Q. Do you remember what happened to the mentioned gun?

A. The police took it from me.

Q. After having read this statement, is there any additions that you wish to make?

A. I would like to type myself what I want to say.

Q. Is there anything on this statement that is erroneous?

A. No.

[ 298 Pa. Super. Page 337]

N.T. 96-99.

The second part of appellant's confession was a statement by appellant. It was as follows:

This is a voluntary statement typed by myself, Harold S. Neely as a supplement to the foregoing. I am not making it to add to the general confusion of events but to clarify for myself and others the unbelievable series of events that could allow a dedicated born again Christian to assault a Holy Man of another faith.

First of all, I shot Bootsie Williams accidentally in 1969. I think I never really got over the shock, but I attended several schools, joined several civic organizations, became converted to New Testament Christianity and tried to do what I could to salvage some of the mess. But most of this was sacrificed for a four year experiment in behavior-mod that eventually at some point of confusion, goal-thwarting, desensitization and the rest of it might have driven me quite mad.

But, God, I thought, in His infinite mercy did allow me to survive, and I returned to society sufficiently docile to try it again. I worked for the state as an advocate for predelinquents, acted as a foster parent, salesman, scanner for Dun and Bradstreet, consultant, manager and therapist for a health club chain, and eventually established a sign company of my own. All this, however, was dismissed and I was compelled to return to Reading to function on welfare and roam the streets. Roam the streets with the gamblers, pimps, drug people and commit every outrage to God and man.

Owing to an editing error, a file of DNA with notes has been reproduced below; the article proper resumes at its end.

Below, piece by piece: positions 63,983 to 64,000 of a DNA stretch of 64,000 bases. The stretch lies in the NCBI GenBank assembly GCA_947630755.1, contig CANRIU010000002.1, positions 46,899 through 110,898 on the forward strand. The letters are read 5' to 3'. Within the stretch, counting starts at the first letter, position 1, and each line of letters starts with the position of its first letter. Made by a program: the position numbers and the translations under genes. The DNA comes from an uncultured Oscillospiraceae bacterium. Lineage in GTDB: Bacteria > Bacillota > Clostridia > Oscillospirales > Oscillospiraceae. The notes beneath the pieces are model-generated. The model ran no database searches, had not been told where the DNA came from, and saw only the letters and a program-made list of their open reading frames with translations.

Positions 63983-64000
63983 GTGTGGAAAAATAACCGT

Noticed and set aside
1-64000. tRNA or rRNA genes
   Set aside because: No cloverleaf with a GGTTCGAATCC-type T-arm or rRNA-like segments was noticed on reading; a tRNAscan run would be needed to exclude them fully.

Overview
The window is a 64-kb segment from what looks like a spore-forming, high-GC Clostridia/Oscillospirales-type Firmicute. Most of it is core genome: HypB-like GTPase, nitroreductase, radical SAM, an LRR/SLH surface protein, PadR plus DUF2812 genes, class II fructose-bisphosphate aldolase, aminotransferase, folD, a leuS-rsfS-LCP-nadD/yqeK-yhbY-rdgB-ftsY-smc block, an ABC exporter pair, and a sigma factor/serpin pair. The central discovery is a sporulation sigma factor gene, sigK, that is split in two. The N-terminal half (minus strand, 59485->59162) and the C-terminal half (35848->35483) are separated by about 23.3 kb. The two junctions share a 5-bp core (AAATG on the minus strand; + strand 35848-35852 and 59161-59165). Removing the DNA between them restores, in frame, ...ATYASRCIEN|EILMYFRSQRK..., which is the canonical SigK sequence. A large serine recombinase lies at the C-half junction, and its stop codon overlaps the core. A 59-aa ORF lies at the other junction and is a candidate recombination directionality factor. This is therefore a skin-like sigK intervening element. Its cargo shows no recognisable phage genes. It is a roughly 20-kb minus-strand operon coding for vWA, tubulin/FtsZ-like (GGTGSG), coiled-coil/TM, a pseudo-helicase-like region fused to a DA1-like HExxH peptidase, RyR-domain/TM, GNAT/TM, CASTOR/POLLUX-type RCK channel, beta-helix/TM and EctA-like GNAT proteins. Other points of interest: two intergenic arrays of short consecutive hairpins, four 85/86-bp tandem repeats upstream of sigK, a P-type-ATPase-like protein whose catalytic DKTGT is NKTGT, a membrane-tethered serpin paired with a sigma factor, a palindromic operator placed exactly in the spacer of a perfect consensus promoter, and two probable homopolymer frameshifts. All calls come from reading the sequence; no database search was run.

Okay, eventually I was able to establish a home and a business. This however, was not enough to honor my commitment to a very generous if tricky God who somehow pulled me through the most horrible seven years possible. The state refused to allow me to really function as any of the above, so I established my own home as a gathering place for troubled youth. However, where there are youth gathering there invariably is smoke and fire. Not the Holy fire of God Almighty but the smoke of hashish, reefer, and

[ 298 Pa. Super. Page 338]

    the fire of alcohol and sex. But there is also ideas, not necessarily good, sound, solid thoughts, but deep, honest, real thoughts of an open and troubled youth. So as an unofficial house-manager for the neighborhood kids, I experienced the anger of a job-hungry, free and footloose, undisciplined young America who preoccupied themselves with human need, sexual urgency, ripoffs and castoffs by modern-day America. We talked, thought, smoked and shook our fingers at an America who just didn't seem to care about pain, deprivation, hunger, loneliness or any of the fundamental human needs that really made America lovable.